In this contribution to her co-edited collection, [Frame]works, Saum brings to the digital humanities both makers and theoreticians, gnosis as well as poiesis, school teachers as well as research professors.
Rettberg and Saum introduce a collection of essays, presented at the Summer 2019 [Frame]works conference at the University of California, Berkeley, that bring literary criticism and creativity (equally) to bear on the digital humanities.
Returning to his 2010 essay, “Electronic Literature as World Literature,” Tabbi extends those arguments in light of community built scholarly databases that have since emerged and in contrast to an uncritical tracking of “views, citations, downloads and occasional shared themes” (not to mention an increased precarity of authorship, where one’s scholarly work is basically given away).
For digital practices to be literary, Tabbi argues, our selections need to circulate within various institutional, academic, curatorial, and cultural structures – each of which is devising its own set of relations to the digital. This essay aims to initiate those ongoing conversations and evaluations in the field of born digital, electronic literature. In so doing, Tabbi suggests how acts of close reading can bring scholars into closer contact with one another and also activate the databases where e-lit archives are presently stored, read, curated, and mined for verbal and perspectival patterns. (Which have been described, in broad outline as a kind of distant reading.)
On the database itself as a cultural and textual artifact, a site where reading and interpretation combine with quantitative methods.
Gardening E-literature (or, how to effectively plant the seeds for future investigations on electronic literature)by Anna Nacher
In the course of her wide ranging review of Scott Rettberg's Electronic Literature, Anna Nacher offers a glimpse into "semi-peripheral avant-gardes" that are more open than other fields of digital culture to decolonization and not restricted to the Anglophone world.
Berens asks: Should the e-literature community include third-generation works in collections, syllabi, databases, prizes? A related question: do third-gen makers have a role in “decolonizing” e-literature? Who or what “colonizes” e-lit? E-literature, like earlier avant gardes, began as a coterie and has become a scholarly field. Using the comparison of a field versus a walled garden, the essay examines critiques of e-literature and variations on field definitions. It ends with two ideas about how to "decolonize" e-literature; about how equity and inclusion work in tandem with decolonization, but are not the same thing; and why decolonization efforts are urgent in the context of pandemic and protests supporting Black lives and racial justice.
After a programmatic attempt to taxonomize the genre of biographical fiction, Lackey's actual interviews with the genre's representative authors tend to uphold the willfully untamable nature of fiction.
Image by Joanna Portelli
Whilst reading Stéphane Vanderhaeghe’s dystopian fiction and touching on Bernard Stiegler's Age of Disruption, Greg Hainge explores the world that now reads us via a universal digitisation.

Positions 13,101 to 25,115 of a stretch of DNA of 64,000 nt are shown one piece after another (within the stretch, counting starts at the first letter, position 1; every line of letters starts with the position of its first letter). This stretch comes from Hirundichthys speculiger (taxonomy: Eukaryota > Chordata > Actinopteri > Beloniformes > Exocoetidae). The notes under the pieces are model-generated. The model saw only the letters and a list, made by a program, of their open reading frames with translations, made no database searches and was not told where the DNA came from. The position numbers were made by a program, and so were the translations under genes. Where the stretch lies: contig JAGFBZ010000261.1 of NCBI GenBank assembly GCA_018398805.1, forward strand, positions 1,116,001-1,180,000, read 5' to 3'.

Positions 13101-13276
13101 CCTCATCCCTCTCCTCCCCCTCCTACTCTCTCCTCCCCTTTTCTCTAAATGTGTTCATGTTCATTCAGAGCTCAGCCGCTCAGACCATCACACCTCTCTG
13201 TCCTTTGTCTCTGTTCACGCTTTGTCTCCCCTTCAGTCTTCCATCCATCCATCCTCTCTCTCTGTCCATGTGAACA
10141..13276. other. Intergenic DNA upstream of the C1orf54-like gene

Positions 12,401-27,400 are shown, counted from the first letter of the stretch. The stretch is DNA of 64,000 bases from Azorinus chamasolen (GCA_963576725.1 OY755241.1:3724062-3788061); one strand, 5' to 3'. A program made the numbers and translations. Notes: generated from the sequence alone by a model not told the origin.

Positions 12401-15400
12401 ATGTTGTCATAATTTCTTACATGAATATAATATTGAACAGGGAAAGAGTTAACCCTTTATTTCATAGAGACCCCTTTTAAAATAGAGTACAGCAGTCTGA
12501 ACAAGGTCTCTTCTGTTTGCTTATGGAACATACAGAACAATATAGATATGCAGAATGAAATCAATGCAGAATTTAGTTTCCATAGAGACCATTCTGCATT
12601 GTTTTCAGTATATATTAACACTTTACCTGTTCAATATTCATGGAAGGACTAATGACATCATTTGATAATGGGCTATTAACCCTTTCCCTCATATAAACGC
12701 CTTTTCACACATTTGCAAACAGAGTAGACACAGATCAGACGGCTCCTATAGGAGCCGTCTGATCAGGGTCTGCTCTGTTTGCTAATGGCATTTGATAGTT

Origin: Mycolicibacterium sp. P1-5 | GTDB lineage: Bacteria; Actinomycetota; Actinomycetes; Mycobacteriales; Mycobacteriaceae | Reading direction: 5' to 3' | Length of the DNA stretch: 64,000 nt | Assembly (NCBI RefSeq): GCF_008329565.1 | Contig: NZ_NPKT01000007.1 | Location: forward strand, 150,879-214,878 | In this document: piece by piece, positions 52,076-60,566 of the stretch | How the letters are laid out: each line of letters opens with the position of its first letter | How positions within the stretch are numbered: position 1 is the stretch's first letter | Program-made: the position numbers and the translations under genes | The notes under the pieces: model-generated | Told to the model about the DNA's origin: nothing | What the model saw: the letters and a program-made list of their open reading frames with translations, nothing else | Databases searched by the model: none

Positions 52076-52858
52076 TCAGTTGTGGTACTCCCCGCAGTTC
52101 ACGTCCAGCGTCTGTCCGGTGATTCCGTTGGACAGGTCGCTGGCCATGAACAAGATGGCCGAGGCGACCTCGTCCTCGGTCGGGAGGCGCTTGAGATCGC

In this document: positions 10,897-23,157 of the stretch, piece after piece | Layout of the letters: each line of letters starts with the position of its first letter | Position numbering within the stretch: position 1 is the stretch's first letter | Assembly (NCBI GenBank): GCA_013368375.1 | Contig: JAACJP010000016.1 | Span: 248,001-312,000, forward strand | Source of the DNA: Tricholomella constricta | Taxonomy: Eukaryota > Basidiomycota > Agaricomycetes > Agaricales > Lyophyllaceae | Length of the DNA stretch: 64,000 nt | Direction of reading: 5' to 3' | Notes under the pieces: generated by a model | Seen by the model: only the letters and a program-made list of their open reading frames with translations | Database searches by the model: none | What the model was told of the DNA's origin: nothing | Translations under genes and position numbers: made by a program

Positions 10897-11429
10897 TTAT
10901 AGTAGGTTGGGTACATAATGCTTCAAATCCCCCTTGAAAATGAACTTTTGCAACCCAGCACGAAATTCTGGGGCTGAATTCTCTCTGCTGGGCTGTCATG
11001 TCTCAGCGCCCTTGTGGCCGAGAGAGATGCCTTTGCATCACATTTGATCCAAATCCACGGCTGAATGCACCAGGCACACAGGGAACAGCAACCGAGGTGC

A comprehensive summary of a career that, unlike those of Warhol, Lichtenstein, Katz or most other contemporaries, lets us recognize Joe Brainard as an antecedent of our current, dispersed and all-embracing digital arts practices. As Nathan Kernan argues in 2019, our multimodal online habitus “looks more and more like a Joe Brainard world.” Wojciech Drąg takes us further into Brainard's lifelong refusal of artistic grandeur. An aesthetic of visual attention that purifies objects and pieces of writing where Brainard wonders if he can ¨get by without saying anything.¨
Circularity, performativity, authorial intervention, digressions, interruptions, collage, segmentation, prolific examples, line breaks and humor: Hazel Smith brings each of these approaches and stances to bear on Charles Bernstein's poetic essays and essayistic poetry. In the spirit of which, Smith presents her own essay in parallel sections. The main column advances her critical argument, while the second discontinuous column presents a "Deep Text" generated by Roger Dean, who applied the computer platform Python to word sequences from Smith's first column.
image: Charles Bernstein
Torres and Tisseli ask, isn't it ironic how, as we build machines that mimic thought and language in ever more persuasive ways, the very energy that fuels those machines is making us ever more stupid? Further, by resisting the proprietary technologies commonly present in 3rd generation e-literature, the co-authors advance the notion that being peripheral may actually be the role of e-literature.
By now, Cultural Ecology, Ecocriticism, and Environmental Humanities can tell us all we need to know about climate change. What's still needed, however, is for authors and artists to reconceptualize environmental issues as social and human questions rather than mere technical ones.
On feminist futures of electronic literature (and interactive narrative, more broadly construed).
Elaborating on interspecies and translab experimentation. Escaja's interactive digital arts projects reclaim the notion of “transhumant,” a single term for nomadic practices that are shared by both the livestock and its shepherd. Both projects, Negro en ovejas (ovine poem) and Emblem/as, prioritize dislocation and nomadic multiplicity, which constitute a basis for resistance to and reconsideration of monolithic notions and canonical impositions.